Vaiju Naravane in today's Hindu:
Should companies like Shell or Rio Tinto, with a bad reputation for environmental pollution, the violation of workers' rights and collusion with brutal dictatorships such as that of Augusto Pinochet in Chile or Sani Abacha in Nigeria, be considered acceptable as sponsors by those who run the Jaipur Literature Festival?
The question takes on great poignancy since the conclusion of the festival coincides, almost to the day, with hearings in the Dutch parliament on the alleged involvement of the Royal Dutch Shell company in the execution of Nigerian playwright, human rights activist and environmentalist Ken Saro-Wiwa who was put to death with eight others after a hurried military trial in November 1995.[...]Sanjoy Roy, the head of TeamWork, the company that is in charge of the logistical and financial side of operations said: “We are not here as the guardians or gatekeepers of morality and we have not looked at the colour of money. Yes, we shall take this into consideration for the future, but at the end of the day whose money are we looking at and whose money is untainted? If organisations are prepared to support festivals such as these where issues such as these can be openly discussed then why not accept their help?”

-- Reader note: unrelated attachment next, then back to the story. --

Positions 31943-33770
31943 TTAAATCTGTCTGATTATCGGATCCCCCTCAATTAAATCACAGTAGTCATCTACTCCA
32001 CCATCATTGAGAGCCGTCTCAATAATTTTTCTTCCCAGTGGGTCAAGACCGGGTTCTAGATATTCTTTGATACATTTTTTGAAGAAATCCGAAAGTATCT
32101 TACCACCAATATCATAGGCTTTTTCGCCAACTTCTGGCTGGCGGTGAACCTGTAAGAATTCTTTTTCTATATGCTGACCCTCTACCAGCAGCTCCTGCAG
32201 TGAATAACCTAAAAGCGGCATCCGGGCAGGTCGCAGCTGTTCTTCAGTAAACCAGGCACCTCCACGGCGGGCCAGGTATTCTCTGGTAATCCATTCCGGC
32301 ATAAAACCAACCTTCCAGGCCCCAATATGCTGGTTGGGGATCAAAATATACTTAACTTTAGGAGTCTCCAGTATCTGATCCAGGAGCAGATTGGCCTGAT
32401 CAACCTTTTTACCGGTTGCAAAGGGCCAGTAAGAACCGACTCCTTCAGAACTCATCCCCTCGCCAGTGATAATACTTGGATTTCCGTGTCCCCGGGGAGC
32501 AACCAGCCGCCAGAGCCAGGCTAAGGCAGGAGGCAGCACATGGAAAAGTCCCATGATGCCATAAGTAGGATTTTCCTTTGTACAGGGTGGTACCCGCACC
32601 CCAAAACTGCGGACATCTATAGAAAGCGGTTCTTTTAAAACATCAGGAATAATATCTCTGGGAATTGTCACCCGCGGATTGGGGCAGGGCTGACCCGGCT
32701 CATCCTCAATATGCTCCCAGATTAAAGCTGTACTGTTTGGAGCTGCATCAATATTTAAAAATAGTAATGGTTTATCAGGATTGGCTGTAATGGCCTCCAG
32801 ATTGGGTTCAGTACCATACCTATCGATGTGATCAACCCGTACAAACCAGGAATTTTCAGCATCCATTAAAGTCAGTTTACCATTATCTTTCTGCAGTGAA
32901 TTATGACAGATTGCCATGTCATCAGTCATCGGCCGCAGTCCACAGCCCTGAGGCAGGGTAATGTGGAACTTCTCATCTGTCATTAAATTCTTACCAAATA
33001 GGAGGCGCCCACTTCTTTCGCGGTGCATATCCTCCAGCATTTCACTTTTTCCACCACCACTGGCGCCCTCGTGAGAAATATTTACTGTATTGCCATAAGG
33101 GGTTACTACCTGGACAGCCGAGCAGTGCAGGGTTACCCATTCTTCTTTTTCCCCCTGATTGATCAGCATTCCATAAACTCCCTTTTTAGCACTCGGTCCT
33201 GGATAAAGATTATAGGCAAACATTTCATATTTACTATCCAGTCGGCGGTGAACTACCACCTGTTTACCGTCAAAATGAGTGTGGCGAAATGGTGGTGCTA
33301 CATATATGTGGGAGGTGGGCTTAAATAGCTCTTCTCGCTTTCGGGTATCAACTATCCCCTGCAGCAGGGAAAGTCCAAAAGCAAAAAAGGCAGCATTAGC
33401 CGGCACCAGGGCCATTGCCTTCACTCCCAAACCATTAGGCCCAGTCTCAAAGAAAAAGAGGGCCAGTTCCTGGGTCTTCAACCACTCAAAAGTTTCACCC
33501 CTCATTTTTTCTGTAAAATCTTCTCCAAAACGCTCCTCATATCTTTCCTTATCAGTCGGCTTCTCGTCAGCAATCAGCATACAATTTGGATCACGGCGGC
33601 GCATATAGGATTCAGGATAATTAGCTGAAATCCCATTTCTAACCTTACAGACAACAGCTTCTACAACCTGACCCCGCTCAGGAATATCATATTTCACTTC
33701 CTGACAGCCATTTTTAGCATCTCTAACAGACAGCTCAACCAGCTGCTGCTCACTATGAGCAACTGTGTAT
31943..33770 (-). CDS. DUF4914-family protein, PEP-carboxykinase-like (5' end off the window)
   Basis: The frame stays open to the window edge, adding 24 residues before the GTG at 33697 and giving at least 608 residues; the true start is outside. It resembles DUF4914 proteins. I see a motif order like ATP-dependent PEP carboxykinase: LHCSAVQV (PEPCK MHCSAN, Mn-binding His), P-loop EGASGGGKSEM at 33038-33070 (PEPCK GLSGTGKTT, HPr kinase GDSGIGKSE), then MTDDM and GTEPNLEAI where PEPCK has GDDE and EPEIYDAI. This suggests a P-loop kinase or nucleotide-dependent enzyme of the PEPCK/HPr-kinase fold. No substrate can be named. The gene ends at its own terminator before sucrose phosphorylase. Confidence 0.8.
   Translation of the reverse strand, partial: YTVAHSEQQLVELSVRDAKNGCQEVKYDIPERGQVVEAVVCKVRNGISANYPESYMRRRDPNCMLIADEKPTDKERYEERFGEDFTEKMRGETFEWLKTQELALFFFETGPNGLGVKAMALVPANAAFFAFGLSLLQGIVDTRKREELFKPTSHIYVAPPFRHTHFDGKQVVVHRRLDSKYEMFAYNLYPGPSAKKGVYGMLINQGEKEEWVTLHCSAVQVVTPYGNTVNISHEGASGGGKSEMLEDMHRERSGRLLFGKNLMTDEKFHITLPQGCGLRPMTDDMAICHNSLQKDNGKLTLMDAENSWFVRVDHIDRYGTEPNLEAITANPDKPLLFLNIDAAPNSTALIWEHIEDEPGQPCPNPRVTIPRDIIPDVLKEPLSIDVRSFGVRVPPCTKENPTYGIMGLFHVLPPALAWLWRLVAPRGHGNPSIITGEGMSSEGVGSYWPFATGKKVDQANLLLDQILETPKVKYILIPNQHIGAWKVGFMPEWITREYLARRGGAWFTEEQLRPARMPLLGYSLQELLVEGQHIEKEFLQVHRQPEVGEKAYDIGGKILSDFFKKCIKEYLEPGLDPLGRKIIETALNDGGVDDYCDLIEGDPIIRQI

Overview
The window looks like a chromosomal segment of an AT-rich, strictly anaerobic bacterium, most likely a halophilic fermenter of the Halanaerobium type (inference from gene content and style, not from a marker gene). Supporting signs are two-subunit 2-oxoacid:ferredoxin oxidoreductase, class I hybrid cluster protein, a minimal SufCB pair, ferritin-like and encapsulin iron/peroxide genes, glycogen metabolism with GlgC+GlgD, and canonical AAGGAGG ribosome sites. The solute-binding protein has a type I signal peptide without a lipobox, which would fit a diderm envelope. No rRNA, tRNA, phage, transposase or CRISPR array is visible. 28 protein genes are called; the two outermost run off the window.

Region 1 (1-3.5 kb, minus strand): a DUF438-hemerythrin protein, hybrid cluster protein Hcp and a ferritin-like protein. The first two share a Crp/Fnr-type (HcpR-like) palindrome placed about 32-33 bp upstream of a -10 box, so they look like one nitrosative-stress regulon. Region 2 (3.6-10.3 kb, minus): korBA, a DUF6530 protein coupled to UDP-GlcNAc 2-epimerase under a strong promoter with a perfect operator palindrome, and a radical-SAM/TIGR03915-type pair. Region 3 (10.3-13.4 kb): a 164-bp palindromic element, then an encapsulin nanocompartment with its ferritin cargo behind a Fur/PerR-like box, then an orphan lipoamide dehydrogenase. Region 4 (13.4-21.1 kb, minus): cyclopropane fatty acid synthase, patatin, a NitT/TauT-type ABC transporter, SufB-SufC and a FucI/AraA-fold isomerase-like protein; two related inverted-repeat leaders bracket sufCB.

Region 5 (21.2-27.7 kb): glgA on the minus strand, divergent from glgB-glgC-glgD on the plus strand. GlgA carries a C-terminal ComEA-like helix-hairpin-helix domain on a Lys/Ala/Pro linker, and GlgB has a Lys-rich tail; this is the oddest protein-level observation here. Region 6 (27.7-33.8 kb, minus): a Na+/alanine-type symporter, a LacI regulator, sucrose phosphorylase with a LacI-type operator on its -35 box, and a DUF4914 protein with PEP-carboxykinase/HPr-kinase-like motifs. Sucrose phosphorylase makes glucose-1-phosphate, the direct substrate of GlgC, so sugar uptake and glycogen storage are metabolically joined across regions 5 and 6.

'Not looked at the colour of money'. Right.
But why ask only if the JLF organisers have asked themselves this question? What about the writers? If writers are expected to not accept awards given by organisations/institutions in order to make a political statement, can we also demand that they consider festivals as more than celebrations of the writing life?
Oh, and the JLF's list of sponsors here, on their website.